When Ali was classified in February 1966 as immediately eligible to serve in Vietnam, he told the press that he wouldn’t go. At first, it was a matter of surprise; previous low marks on intelligence test scores had rendered him ineligible. Then, it became a matter of principle. He uttered his famous Viet Cong remarks and said that as a Muslim he wouldn’t go fight in wars “unless they are declared by Allah himself.” It wasn’t a matter of fear of dying on the battlefield; after all, Thomas says, if he had served, he likely would have been entertaining the troops with boxing exhibitions as Joe Louis had during World War II.
Upon filing for conscientious objector status, people were furious. Politicians called for an upcoming fight in Chicago to be cancelled; his managers had to change the arena to one in Toronto. “At the moment when Ali should have been the king of boxing and the undisputed champion of sports commerce,” Eig writes, “he was so unpopular that he couldn’t get a fight in the United States.”
He became what Eig calls “the most widely disliked man in America.” He eventually lost his license to fight in New York, then all other states. He lost his world boxing title in April 1967, and he was convicted of draft evasion in June. He had become not just an opponent of the war, but a black man in opposition to the war, and the press coverage reflected that. White newspapers called him a coward and a traitor, while black ones like the Louisville Defender said that the public had targeted him.
“When people are speaking truth to power, often they are not supported,” Thomas says.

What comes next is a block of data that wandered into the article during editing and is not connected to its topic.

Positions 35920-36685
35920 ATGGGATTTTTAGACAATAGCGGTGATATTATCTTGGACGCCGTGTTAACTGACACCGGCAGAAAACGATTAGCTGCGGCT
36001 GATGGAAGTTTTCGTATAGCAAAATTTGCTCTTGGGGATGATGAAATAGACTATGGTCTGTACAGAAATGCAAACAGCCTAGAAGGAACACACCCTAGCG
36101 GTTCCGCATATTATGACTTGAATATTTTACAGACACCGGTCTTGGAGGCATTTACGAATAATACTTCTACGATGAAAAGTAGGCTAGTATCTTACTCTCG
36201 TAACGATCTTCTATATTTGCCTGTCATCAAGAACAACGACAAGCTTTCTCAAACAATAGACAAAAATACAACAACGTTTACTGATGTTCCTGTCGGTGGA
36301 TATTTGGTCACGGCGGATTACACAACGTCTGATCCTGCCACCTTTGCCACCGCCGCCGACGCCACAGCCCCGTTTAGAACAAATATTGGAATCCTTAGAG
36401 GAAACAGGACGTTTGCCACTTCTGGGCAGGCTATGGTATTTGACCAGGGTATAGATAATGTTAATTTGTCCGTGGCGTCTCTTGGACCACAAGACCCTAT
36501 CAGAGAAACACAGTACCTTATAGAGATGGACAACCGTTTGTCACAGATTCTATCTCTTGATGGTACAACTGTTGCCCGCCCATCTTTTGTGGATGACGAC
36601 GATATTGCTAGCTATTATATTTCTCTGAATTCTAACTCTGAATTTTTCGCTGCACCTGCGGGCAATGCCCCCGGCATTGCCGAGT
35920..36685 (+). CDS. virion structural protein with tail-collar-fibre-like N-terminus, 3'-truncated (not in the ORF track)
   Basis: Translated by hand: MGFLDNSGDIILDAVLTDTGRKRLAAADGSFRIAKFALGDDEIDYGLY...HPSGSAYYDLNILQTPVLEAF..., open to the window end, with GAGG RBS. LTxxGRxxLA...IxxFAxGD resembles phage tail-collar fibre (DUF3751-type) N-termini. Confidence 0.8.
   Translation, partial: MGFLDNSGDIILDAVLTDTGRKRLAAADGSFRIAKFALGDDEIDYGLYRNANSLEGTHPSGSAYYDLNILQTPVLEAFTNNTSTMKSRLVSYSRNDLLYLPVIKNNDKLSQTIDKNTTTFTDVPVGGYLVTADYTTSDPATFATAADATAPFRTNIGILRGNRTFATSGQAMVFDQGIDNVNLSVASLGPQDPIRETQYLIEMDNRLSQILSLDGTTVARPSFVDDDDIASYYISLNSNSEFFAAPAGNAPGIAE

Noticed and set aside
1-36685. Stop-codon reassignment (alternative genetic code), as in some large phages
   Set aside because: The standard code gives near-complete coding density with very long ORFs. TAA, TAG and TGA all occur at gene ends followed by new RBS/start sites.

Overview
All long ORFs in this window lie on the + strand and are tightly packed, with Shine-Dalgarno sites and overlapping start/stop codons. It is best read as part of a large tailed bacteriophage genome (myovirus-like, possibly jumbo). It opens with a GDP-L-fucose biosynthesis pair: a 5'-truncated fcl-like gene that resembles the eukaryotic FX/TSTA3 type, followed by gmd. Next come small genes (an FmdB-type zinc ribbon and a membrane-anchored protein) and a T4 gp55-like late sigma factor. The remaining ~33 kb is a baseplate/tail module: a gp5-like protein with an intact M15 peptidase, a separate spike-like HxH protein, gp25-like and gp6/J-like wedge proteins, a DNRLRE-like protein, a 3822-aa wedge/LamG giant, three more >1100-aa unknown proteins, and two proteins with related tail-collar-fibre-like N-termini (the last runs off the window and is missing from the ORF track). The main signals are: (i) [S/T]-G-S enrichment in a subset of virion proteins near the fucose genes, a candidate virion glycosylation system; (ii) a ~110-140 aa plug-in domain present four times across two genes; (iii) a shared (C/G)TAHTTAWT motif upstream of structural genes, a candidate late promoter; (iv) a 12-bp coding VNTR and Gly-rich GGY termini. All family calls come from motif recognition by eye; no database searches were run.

By the end of his career, though, Ali’s public image had softened. The Supreme Court overturned his draft evasion sentence in 1971, aided by a liberal law clerk slipping his boss, Justice John M. Harlan, the literature that had influenced Ali and that proved evident that Ali had in fact been a conscientious objector. He had been suspended from the Nation of Islam in 1969; Elijah Muhammad even rescinded his gift of Ali’s name “Muhammad,” which the boxer continued to use.
The Vietnam War officially ended in 1975, and Ali hadn’t spoken out about it much in the years leading up to it. Jim Brown, a friend, football star, and controversial activist in his own right, went as far as calling Ali part of the mainstream. “I didn’t feel the same way about him anymore, because the warrior I loved was gone,” Brown said. “In a way, he became part of the establishment.”
Ali later said that, looking back, he would have chosen his words differently during that 1967 interview about the war. When a Louisville reporter asked him in 1974 if he had any regrets in life, Ali said he wished he hadn’t “said that thing about the Viet Cong.”
“I would have handled the draft different. There wasn’t any reason to make so many people mad,” he told the reporter.
The lighting of the Olympic torch at the 1996 Olympics in Atlanta, proved a crucial moment for Ali's legacy, Thomas says.
Those games, he says, were focused on introducing the world to the “New South” 30 years after the height of the Civil Rights Movement, and showing onlookers how much racial progress had been made since. He was markedly frail and shaking—Ali’s motor skills had been impaired by Parkinson’s disease—but nevertheless lit the torch. And the crowd erupted into a cacaphony of cheers.
It helped to cement his status as a palatable symbol of civil rights, Thomas says. “I don’t know if a lot of people have accepted his ideas about race, and that’s the thing about Muhammad Ali,” Thomas says. “He can mean many things to many different people. And people find the Ali that they’re most comfortable with.”
At his funeral in June of last year, then-president Barack Obama eulogized him in a statement, acknowledging the boxer’s contradictions and complications but settling on gratitude.
“He stood with King and Mandela; stood up when it was hard; spoke out when others wouldn’t,” Obama wrote. “His fight outside the ring would cost him his title and his public standing. It would earn him enemies on the left and the right, make him reviled, and nearly send him to jail. But Ali stood his ground. And his victory helped us get used to the America we recognize today.”
Adds Eig, “I hope that people will remember that he was one of America’s important rebels, and this is a country built on rebellion,” he says. “We should embrace people who take a risk and try to change the country for the better.”